In addition, over 60 per cent of surveyed employees said that they use applications that are not recommended by their IT department, otherwise known as ‘shadow IT’. While the offenders are currently using productivity tools such as Google Docs (37.8 per cent), communication software (32.6 per cent), storage solutions (12.2 per cent) or collaboration software (7 per cent), this shows that employees are likely to look for workarounds if IT fails to offer a tenable solution.

While the survey did not explicitly question the relationship between security and shadow IT, it is fair to assume that some employees have bent the rules by accessing risky URLs on corporate devices, or found ways to bypass security tools, opening them up to breaches.

Quick and responsive

Such behaviours should prompt IT professionals to take a second look at the experience of the employees they protect. According to our survey, IT professionals overestimate the positivity of employee experience by 21 per cent when compared with the employees’ self-evaluation. A full 30 per cent of workers rated their experience a 5/10, while another quarter gave just a 6/10. And in a separate question, only 45 per cent of employees say that they see a response to the feedback they give IT teams.

But the employee is not blameless. When it comes to reporting problems, only 18.5 per cent report the issue, with 38.6 per cent opting to not tell their IT team at all. Across the survey 77.2 per cent of respondents had encountered an issue but of all the people surveyed, over half of them encountered an issue that was not resolved. What’s more, of the issues reported to IT teams, 54 per cent of those were also unresolved.

This may not be surprising. After all, just short of three quarters of IT professionals have seen their workload increase since the lockdown. However, with over 50 per cent of issues going unreported, IT teams are not experiencing the full weight of their organisation’s IT requirements.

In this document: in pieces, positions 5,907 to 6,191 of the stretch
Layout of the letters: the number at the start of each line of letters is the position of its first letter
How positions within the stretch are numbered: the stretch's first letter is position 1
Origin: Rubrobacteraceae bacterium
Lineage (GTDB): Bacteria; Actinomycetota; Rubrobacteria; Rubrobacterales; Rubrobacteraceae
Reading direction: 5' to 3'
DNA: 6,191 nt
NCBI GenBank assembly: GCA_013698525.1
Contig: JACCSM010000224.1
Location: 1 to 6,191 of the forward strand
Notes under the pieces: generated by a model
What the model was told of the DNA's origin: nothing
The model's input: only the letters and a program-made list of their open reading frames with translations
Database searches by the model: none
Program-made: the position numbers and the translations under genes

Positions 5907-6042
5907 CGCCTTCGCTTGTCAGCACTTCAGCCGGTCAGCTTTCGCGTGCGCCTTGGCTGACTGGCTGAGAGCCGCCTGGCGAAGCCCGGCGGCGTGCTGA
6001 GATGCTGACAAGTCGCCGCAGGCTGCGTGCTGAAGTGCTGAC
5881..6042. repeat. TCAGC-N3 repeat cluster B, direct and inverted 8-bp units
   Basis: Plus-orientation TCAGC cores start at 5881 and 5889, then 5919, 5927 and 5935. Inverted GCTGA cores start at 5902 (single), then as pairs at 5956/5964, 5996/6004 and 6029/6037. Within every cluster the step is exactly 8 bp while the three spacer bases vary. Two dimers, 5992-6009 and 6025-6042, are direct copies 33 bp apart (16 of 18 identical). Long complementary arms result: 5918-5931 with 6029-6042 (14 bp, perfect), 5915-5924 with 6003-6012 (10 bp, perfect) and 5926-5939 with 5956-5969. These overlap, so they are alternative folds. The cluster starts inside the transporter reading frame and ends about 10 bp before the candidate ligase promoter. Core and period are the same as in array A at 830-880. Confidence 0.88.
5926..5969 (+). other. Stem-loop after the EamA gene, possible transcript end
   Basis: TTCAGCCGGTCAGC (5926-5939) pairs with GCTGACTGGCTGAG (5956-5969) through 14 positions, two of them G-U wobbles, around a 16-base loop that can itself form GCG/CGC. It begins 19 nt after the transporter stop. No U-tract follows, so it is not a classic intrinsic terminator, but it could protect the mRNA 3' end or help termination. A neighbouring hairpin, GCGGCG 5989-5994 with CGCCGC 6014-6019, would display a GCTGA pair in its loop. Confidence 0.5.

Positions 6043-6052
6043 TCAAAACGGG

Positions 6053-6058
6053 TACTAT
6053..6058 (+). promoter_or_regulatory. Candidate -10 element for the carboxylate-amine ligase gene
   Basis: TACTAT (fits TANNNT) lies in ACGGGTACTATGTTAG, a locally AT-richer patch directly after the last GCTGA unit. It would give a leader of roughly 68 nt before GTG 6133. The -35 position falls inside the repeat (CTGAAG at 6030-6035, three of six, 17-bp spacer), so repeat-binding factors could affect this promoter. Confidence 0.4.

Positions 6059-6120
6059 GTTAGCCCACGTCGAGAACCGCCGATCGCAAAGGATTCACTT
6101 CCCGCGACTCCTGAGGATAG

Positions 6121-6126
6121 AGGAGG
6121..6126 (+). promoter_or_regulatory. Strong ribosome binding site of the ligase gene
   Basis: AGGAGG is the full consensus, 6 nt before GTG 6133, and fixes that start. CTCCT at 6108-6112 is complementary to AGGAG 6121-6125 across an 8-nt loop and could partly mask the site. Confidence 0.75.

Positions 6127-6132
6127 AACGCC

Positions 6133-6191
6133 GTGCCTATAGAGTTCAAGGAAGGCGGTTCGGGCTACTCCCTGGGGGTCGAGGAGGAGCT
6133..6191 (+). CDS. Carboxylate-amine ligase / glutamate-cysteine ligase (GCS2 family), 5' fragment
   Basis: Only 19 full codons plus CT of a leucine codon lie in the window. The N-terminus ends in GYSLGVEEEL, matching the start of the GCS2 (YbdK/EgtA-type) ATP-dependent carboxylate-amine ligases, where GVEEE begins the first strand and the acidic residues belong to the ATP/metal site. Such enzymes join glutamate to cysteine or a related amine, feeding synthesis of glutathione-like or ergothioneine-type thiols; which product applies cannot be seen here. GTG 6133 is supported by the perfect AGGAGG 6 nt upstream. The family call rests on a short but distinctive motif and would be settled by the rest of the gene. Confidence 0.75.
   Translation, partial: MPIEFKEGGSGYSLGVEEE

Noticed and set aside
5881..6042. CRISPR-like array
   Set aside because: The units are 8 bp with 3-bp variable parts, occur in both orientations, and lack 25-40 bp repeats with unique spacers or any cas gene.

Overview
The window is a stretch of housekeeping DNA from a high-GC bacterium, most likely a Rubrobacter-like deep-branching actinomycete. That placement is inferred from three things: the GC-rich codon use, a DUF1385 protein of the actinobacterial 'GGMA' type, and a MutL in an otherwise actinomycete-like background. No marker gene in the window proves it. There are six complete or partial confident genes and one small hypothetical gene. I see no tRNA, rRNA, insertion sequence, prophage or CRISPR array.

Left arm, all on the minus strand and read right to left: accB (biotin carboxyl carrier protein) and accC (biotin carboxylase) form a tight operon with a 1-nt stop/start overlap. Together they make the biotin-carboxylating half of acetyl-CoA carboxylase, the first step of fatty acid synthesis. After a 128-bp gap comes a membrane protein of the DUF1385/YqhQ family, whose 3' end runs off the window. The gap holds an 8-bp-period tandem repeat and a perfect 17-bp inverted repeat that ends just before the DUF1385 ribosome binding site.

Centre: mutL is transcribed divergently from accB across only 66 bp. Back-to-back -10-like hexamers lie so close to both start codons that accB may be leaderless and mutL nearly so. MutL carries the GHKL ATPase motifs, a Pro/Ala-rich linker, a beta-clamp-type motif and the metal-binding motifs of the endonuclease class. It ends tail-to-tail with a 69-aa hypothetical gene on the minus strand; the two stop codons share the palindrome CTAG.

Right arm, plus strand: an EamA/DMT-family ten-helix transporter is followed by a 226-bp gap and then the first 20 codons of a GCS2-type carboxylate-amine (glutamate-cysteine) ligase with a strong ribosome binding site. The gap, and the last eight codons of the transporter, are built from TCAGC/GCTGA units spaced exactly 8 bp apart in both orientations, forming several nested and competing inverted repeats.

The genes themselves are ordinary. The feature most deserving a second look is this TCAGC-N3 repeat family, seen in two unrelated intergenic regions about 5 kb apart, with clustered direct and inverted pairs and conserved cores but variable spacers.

Hide and seek

The silver lining in all of this is that employee requirements do not have to stay hidden. Organisations around the world have started turning to a new breed of tools that effectively lift the lid on the employee’s experience, no matter where that employee is based. Our research revealed that over 80 per cent of organisations are now using a variety of technologies to better understand the employee experience. A third of these organisations cited a single digital experience monitoring solution, while 49 per cent assess experience by combining data from more than one tool.

On top of this, half of IT professionals believe their organisation is more likely to invest in experience monitoring technologies as a result of Covid-19, and with good reason. Last year the average cost of a data breach to a business was around £3.18 million, according to the Ponemon Institute. With close to two thirds of the workforce admitting to using software that their IT teams have not tested or endorsed, the likelihood of security breaches and regulation infringements can skyrocket. It stands to reason that bridging the gap between IT teams and the employees they protect will also help.

By investing in the right employee experience monitoring technologies, IT departments will gain the visibility they need to proactively – and in some cases automatically – resolve issues affecting remote workers. That shift is key in order to bridge the IT and employee gap.

Achi Lewis is EMEA Director at NetMotion